Sitting on the far west coast of Africa, just south of Senegal, Guinea Bissau is a small yet vibrant African nation just beginning to take its place on the tourist map. Years of colonial rule followed by decades of political instability kept this once-Portuguese outpost a secret, known only by dedicated deep-sea fishermen and a handful of NGO workers. But it’s not going to remain a secret for much longer, as Explore begin running trips to Guinea Bissau in November 2016. We sent photographer Diana Jarvis to uncover Guinea Bissau – here are some of her best shots.
Bissau was founded by the Portuguese in the late seventeenth century and had various roles during the colonial era but didn’t officially become the capital of modern-day Guinea Bissau till 1942, taking the title from the island city of Bolama further south.
The country’s population is around about 1.7 million and although the official language is Portuguese, you’ll find relatively few people actually converse in it. An array of other languages and dialects are spoken including crioulo (a kind of Portuguese creole), tribal languages, as well as a smattering of French, particularly in the north, near the border with Senegal.
The fort was established in the sixteenth century, when the town was known as a centre in the slave trade. It was here that Sir Francis Drake and John Hawkins fought against the Portuguese in 1567.
The fishermen in Cacheu, however, only have to cast their dinner-plate sized nets out into the harbour and, invariably, wait no more than a few minutes before hauling in an array of crustaceans and small fish.
The adobe mud houses are round and are designed with maximum shade in mind: at the centre of the building and in complete darkness is the grain store, off which you’ll find a couple of very compact bedrooms while everything else – cooking, eating and animal rearing – takes place under the wide thatched awning.
These rites of passages take place when it ‘feels right’ rather than at a set age. They generally happen once in a generation, so the ‘boys’ vary in age from 20–34 years old.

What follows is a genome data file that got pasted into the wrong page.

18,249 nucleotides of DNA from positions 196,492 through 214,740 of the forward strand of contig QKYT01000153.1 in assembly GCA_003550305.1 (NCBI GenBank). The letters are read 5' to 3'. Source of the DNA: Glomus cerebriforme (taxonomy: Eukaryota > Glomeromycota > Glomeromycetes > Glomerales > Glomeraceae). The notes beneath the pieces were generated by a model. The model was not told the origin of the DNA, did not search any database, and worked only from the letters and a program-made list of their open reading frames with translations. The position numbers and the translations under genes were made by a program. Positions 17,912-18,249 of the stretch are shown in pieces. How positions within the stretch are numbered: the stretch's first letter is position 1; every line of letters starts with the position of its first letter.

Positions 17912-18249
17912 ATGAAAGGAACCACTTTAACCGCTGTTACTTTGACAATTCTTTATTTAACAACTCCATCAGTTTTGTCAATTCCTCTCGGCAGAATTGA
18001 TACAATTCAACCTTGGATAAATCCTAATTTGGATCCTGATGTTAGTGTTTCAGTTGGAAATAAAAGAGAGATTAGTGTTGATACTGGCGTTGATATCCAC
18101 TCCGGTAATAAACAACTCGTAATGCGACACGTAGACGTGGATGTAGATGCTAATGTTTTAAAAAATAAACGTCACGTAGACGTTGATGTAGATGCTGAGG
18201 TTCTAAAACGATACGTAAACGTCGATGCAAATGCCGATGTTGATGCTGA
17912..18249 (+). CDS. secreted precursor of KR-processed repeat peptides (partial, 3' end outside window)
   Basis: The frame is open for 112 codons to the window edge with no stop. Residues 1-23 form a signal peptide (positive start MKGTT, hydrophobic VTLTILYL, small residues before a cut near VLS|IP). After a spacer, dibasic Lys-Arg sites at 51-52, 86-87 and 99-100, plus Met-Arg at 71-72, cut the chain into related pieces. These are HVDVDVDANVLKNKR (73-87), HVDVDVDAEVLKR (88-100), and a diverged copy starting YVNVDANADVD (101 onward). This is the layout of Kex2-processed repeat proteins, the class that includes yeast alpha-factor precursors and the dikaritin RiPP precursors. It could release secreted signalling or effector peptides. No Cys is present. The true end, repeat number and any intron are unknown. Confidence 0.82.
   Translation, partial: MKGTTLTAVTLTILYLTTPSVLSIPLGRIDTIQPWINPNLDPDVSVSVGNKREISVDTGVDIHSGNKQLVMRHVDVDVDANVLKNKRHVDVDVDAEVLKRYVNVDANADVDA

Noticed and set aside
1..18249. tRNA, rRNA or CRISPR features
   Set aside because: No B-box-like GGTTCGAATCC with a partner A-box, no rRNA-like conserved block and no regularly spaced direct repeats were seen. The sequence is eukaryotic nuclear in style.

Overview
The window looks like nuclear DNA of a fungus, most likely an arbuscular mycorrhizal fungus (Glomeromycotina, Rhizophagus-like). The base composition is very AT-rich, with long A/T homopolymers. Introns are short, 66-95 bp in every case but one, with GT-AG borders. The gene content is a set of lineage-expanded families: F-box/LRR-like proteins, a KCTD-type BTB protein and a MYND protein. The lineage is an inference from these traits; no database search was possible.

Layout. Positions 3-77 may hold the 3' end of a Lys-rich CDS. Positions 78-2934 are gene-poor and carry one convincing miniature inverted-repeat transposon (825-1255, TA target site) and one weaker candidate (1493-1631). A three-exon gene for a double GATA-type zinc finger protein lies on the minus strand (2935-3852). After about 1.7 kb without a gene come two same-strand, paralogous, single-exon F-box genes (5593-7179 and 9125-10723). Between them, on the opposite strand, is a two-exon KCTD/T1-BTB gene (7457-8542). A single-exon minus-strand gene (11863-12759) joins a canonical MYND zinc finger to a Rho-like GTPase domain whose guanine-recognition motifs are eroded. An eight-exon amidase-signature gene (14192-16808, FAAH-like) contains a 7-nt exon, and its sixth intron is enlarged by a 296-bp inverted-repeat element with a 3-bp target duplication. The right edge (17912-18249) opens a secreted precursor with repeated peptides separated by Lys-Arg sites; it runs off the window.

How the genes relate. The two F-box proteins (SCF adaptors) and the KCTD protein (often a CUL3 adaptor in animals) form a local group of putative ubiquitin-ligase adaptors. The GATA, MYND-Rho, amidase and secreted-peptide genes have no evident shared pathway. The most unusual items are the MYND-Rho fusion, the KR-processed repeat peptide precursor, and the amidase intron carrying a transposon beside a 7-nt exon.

The process of initiation they go through isn’t exactly clear – it’s a secret, even to the village’s womenfolk – but once they return home, they take part in a ceremony known as the Vaca Bruto, which loosely translates as the ‘strong cow’.
The villagers of Agande on the island of Uno (shown here) are known to be more powerful in this dance than others. The spirits come to them while dancing and it’s the spirits, according to local lore, who give a man his power.
The turtle digs out a nest in the sand and lays her eggs – perhaps as many as 200 – covering them back up with the sand before returning to the sea. Between 50-70 days later, the hatchlings emerge from the nest and, when night descends and the moon is visible, they instinctively head out to sea.
Explore’s ten day Guinea Bissau and the Sacred Bijagos Archipelago tour travels by bus, boat and canoe across lagoons, rivers, forest, mangroves and the ocean to the tribal villages and islands of this captivating country. The trip departs in November and December 2016 and costs from £2959 per person. See more of Diana's photography on www.dianajarvisphotography.co.uk.